“They said to me, the thing that they didn’t really understand is that the government subsequently has abolished them and put nothing in their place, and who would do that again?”
Being Gordon’s right hand man isn’t my problem
Some Conservatives and Liberal Democrats argue that Ed Balls is a liability to his party, because he reminds voters of Gordon Brown’s Government.
But Mr Balls spoke out against those who suggest that because of this he lacks credibility.
“That is what the Tories are desperate to achieve but I don’t think they are going to succeed in that.
“The problem I actually have, when we have done our testing on these things, is more people think I’m the Chancellor than George Osborne. Because they see me a bit more on TV. He’s such a submarine.
“Because they see me more often, they think I’m the Chancellor. I’m really worried they might think I might embody flatlining. My biggest risk is that they’ll think I’m the person taking the economy back into double dip recession.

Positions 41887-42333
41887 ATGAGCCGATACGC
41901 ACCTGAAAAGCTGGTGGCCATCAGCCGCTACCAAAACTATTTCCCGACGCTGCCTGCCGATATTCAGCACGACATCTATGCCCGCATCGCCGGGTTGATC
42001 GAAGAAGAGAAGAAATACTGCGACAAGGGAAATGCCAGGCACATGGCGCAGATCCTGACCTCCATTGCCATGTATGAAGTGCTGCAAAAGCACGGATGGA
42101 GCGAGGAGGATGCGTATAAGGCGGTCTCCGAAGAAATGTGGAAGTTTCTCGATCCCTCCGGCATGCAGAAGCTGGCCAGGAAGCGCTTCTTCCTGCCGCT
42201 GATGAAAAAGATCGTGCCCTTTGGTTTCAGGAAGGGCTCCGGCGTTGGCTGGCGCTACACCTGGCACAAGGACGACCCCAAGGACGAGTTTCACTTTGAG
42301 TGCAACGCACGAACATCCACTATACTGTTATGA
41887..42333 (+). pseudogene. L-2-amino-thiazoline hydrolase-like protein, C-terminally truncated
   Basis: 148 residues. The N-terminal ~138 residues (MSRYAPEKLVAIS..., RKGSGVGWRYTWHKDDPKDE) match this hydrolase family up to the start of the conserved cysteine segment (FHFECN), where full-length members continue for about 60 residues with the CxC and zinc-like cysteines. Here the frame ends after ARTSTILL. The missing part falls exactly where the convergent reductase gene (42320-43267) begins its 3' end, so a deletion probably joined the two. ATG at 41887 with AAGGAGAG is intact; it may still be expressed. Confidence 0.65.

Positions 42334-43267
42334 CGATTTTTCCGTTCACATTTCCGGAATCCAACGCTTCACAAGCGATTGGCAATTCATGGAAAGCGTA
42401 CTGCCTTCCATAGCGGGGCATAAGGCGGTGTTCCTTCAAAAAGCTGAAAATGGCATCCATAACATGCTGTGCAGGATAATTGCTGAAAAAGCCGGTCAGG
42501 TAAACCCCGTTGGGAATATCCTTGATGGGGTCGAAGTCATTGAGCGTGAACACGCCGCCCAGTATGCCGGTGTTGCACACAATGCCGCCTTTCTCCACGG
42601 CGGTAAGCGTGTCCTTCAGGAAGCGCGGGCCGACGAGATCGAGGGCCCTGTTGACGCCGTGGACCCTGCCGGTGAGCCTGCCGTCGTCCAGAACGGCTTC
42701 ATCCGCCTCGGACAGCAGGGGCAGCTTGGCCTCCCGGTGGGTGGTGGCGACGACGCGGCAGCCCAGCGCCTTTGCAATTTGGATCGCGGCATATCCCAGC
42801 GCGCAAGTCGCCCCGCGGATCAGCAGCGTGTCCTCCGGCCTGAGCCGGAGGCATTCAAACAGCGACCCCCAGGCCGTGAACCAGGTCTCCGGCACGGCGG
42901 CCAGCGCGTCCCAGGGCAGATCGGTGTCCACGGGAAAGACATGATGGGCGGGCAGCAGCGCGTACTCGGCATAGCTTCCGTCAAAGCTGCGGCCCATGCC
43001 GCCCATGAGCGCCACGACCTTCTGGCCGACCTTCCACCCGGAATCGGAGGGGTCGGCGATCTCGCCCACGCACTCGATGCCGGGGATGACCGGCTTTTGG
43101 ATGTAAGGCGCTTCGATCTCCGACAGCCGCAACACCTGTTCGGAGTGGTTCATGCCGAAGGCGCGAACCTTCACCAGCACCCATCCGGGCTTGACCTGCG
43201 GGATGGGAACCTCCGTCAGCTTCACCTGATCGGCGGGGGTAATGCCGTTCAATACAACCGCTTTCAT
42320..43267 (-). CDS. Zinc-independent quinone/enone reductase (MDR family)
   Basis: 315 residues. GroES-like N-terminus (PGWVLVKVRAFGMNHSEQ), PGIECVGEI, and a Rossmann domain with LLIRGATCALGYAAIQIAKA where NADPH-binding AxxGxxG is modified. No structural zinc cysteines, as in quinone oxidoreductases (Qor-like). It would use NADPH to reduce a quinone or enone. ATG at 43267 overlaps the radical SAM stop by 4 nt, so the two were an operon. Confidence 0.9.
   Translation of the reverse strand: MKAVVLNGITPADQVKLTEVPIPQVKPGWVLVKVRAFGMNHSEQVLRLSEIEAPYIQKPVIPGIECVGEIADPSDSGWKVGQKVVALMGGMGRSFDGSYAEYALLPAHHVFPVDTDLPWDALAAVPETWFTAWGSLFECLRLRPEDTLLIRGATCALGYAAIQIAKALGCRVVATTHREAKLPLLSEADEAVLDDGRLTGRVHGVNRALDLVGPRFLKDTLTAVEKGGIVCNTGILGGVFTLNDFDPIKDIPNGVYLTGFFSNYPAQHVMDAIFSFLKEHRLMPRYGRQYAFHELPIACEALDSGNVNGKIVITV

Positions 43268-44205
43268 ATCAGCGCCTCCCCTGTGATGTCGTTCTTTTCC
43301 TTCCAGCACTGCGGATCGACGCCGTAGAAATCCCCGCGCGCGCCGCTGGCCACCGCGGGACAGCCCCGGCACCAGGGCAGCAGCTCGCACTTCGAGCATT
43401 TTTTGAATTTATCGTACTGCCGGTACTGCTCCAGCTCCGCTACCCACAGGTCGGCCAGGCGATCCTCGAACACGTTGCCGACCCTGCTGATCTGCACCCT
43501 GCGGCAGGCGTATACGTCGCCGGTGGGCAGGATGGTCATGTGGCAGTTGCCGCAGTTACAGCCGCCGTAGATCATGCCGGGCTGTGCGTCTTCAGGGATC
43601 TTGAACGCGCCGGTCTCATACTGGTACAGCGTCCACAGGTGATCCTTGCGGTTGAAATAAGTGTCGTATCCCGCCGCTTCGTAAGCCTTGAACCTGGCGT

“The reality is the Tories want to fight the election about the past, because they are very worried now about the present, the future.
“That wasn’t the original plan. The reason they are ramping up the decibels to get to Ed [Miliband] and me in the last six months is because the economy has gone back into double dip recession.”
So will he be the Chancellor in a Labour Government after the next election?
“That is absolutely a question for the leader of the Labour Party, not for me.
“And as he said, for us to get into speculation about what we would do once we have one an election smacks of an arrogance and complacency we are not going to get into.
“But we are working really closely together.”